• Simplified, painted carvings
      • Natural observations
    • Animal head and masks used in sacrifices and ceremonies
      • Sometimes of human features
      • Worn as headdresses by priests
    Florida Glades
    • Pelican Figurehead
    • 1000 C.E.
    • Key Marco
    • Decorative, architectural element—possibly part of a shrine
    • Wood and paint
      • Black, white, and gray
    • 4 3/8 x 2 3/8 x 3 1/8 ”
    • Once had wings
      • Found elsewhere later disintegrated
    • Clan symbols for bird or animal cult
      • Other animals include: sea turtle, alligator, fish-hawk, owl, bear, crab, wolf
    Florida Glades Timeline
  • Pueblo
  • Pueblo
    • 550-1250 C.E.
    • Four Corners Region: Colorado, Utah, Arizona, and New Mexico
    • Developed irrigation system
    • Known for Pottery
    • Pueblo Bonito of Chaco Canyon
      • D-shaped, over 800 rooms in five or four storied apartment buildings
    • Also dwelled in community caves of canyons and cliffs
      • Protection and insulation
      • Community solidarity and responsibility
  • Pueblo
    • Art of pottery carried through generations
      • Still in practice today
    • Female potters
    • Low-fired ceramics
    • Earthenware, black-and-white pigment
    • 14 ½” diameter
    • 1150 C.E.
    • Designed for seed storage
      • Narrow mouth helps prevent spillage
      • Globular shape allows ample room
      • Holes at top used for hanging
        • Hung off the ground to prevent seeds from being eaten by rodents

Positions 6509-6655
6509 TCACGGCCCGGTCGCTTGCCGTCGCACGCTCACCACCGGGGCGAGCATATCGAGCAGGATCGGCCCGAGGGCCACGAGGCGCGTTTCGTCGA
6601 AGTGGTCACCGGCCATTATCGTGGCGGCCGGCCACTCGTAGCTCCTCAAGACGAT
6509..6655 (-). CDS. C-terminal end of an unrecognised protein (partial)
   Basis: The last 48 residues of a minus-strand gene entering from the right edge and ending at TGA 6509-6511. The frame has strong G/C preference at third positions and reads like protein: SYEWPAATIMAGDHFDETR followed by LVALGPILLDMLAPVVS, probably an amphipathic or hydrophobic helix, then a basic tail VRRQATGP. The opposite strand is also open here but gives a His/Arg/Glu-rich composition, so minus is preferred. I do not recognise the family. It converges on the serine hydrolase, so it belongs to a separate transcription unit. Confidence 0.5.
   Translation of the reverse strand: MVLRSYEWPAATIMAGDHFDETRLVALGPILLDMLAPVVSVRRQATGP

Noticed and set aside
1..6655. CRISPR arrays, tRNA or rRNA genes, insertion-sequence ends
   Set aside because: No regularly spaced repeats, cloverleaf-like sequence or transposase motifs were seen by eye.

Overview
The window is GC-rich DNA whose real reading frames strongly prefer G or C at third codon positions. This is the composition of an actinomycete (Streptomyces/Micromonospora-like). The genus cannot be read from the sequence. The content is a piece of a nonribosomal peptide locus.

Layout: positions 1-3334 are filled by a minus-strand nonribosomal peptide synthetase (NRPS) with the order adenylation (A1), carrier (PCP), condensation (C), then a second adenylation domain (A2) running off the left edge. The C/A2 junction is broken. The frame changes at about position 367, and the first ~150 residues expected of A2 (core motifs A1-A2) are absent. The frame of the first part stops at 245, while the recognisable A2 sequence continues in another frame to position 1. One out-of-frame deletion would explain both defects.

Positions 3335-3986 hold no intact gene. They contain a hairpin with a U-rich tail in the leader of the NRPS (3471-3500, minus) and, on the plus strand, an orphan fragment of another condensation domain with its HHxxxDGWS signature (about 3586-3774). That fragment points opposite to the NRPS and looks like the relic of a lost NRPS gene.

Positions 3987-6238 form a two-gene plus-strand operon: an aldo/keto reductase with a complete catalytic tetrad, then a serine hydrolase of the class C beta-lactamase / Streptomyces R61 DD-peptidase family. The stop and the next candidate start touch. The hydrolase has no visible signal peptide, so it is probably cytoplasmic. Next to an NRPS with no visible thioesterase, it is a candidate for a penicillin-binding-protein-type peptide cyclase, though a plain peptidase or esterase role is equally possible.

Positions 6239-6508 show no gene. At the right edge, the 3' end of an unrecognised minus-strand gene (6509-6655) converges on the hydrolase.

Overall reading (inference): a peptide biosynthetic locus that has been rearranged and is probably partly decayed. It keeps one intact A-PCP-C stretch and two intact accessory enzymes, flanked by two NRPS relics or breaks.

• Dotted square, zigzag pattern
      • Angular design contrasting round form
        • Emphasizes curviness
  • Pottery Comparison Death of Sarpedon (Euphronios Krater) Red Figure Vase- Archaic Period Achilles and Ajax Playing a Game Black Figure Vase- Archaic Period
  • More Comparisons Egyptian Vase- New Kingdom floral garlands, used at funerary feasts, wine jar Maebyeong Bottle-Goryeo Dynasty holding vinegar, wine, liquids Timeline
  • In Conclusion
    • South America
      • Advanced civilizations such as Aztecs, Mayans, Incans
        • Power and wealth symbolized in their building designs and massive city complexes
        • Similar to Mesopotamian Catal Huyuk and Greek civilizations
      • Knowledge=power
        • Mayans developed calendar and system of writing which includes 800 glyphs
      • Religion
        • Aztecs maintain good favor with their gods through blood sacrifices
          • Priests perform sacrifices atop step pyramids
    • Pyramid structure
      • Used in Egyptian, Mesopotamian and Indian art as well
      • Serving similar religious function
    • North America
      • Sparsely populated
      • Hunting, fishing, gathering plants
      • Concentrated populations around Missouri and Mississippi Rivers, Louisiana area
      • Development of agriculture (squash, sunflower, corn)
      • 1000 B.C. nomadic  settled communities
      • Earthworks